offshore

Oil prices fell today as private survey data showed a drop in China’s factory activity, sparking worries about the pace of global growth and oil demand in the world’s second biggest oil consuming country.

Brent crude dropped by 62 cents to $109.85 a barrel, while US oil was down by 19 cents to $103.12, reported Reuters.

Crude prices slipped after China’s flash Markit/HSBC Purchasing Managers’ Index (PMI) fell to a seven-month low of 48.3 in February from January’s final reading of 49.5.

Geopolitical risks and concerns of tighter global supply in Africa and Venezuela partially offset the negative impact on crude from China’s preliminary private survey data.

Investors are closely monitoring protests in Venezuela, where five people have died so far, following the arrest of Harvard-educated economist Leopoldo Lopez who led demonstrations against the president.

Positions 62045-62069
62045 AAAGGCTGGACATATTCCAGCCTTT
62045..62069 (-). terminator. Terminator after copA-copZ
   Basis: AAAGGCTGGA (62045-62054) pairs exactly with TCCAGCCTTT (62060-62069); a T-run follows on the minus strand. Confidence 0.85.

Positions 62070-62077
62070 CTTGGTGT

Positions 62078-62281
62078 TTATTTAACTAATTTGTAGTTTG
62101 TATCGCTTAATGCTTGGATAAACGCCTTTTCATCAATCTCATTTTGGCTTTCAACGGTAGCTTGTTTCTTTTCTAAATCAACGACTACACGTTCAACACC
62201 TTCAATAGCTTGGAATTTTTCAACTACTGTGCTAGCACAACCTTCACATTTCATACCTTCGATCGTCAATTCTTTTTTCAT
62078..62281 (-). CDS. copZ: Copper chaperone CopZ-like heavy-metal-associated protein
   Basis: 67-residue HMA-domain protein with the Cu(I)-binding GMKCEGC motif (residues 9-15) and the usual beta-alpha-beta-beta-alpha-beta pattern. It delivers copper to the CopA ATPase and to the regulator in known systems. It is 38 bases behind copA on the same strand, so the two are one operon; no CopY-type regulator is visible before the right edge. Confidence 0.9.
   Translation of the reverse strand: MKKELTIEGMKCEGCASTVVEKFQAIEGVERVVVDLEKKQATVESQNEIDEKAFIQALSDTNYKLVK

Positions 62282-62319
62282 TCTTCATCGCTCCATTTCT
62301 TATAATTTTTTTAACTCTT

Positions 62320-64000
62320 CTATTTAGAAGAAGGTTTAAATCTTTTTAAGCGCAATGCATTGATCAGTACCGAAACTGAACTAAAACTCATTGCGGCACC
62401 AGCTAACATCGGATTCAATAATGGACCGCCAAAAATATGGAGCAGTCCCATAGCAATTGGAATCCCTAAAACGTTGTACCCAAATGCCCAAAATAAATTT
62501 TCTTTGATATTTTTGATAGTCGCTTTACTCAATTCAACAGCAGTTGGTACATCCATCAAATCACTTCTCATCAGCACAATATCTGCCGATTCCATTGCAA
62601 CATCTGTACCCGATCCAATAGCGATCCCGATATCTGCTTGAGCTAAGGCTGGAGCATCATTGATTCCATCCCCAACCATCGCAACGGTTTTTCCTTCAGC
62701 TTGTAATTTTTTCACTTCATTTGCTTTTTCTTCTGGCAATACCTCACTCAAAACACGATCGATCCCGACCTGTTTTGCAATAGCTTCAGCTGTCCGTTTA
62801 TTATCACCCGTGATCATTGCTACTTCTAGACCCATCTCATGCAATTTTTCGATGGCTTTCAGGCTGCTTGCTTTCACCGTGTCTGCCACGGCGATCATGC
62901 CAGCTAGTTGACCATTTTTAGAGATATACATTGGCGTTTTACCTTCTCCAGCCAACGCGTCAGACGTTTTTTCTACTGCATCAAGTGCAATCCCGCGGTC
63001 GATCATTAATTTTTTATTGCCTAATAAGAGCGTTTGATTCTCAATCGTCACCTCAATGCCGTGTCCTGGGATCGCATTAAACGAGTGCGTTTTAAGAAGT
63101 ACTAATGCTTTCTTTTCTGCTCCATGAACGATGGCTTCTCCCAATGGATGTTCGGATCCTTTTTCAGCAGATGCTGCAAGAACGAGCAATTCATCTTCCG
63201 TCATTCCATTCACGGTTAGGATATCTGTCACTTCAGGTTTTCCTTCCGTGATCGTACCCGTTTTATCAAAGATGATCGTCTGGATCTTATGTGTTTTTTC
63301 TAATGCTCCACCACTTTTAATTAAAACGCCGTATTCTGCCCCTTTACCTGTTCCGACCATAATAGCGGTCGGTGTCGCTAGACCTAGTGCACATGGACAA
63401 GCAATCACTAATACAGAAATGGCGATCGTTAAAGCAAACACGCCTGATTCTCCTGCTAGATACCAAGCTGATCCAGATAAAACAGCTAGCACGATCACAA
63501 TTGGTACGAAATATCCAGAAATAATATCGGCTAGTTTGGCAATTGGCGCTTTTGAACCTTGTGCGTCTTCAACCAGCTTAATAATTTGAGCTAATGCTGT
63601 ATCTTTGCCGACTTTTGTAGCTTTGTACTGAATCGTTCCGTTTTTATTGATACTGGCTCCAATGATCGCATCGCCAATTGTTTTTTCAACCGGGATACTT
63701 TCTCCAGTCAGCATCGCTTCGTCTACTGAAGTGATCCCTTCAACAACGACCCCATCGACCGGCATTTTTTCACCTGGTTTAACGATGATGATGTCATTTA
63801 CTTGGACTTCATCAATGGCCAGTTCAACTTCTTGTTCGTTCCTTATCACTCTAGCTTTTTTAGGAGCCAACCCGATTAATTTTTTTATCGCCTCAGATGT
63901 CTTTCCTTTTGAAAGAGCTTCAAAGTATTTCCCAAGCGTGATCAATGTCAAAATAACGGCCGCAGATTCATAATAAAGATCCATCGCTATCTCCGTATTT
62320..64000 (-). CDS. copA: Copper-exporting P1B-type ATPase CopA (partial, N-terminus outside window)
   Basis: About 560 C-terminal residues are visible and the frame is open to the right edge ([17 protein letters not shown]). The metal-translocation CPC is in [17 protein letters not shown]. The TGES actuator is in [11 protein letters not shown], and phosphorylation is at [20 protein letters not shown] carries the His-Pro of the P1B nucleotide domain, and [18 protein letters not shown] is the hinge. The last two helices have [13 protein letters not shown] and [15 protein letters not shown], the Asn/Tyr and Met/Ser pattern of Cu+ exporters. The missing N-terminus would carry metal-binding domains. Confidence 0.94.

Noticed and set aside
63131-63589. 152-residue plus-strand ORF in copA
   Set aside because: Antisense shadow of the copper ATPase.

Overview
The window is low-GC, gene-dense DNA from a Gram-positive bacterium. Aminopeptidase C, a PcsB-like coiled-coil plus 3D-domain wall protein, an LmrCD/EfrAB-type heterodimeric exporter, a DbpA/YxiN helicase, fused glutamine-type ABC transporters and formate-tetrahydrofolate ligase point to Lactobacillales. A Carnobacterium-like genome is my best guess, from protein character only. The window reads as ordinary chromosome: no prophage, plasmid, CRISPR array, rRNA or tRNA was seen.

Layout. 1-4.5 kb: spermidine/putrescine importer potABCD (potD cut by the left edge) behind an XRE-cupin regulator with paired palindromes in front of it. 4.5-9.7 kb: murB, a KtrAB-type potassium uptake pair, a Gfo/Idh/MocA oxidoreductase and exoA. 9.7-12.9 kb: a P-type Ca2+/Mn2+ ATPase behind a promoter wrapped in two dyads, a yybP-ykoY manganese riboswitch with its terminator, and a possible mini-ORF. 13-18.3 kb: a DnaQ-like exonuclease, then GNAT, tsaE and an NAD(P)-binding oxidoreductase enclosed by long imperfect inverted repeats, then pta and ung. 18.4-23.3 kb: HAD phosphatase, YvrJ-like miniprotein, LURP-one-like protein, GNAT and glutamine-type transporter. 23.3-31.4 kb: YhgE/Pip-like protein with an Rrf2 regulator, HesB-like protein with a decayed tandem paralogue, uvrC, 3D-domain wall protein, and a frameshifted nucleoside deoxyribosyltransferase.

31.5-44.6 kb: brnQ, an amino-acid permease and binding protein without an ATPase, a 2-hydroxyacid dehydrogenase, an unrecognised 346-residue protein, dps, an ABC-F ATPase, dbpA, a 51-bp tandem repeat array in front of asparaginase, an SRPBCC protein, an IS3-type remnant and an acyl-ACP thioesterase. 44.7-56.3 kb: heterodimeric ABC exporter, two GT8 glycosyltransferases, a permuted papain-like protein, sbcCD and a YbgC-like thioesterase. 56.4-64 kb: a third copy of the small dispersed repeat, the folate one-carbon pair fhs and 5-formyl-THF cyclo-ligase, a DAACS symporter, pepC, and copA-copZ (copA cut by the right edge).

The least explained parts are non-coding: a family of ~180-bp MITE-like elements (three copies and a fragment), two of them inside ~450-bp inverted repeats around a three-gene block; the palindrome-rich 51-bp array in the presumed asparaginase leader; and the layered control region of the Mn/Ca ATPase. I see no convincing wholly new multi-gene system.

Supply is still disrupted in Africa as domestic conflicts in Libya and South Sudan have cut their crude output.

South Sudanese rebels announced that they have seized control of the capital of a major oil producing state.

"Supply is still disrupted in Africa as domestic conflicts in Libya and South Sudan have cut their crude output."

The market is also watching the progress of Iran’s nuclear talks, where six world powers worked through a second day of talks in Vienna on Tehran’s contested nuclear programme, seeking to close a vast gap in expectations about what a final agreement should look like.

Crude prices are set to weigh further as the American Petroleum Institute’s weekly inventory data showed a drop in distillates stocks, including heating oil.

The data also showed Cushing inventory fell by 1.8 million barrels.

Investors are waiting for the Energy Information Administration’s report, which is due for release later today.


Image: China’s manufacturing activity slipped again in February to its lowest in seven months. Photo: courtesy of Poulsen.

Energy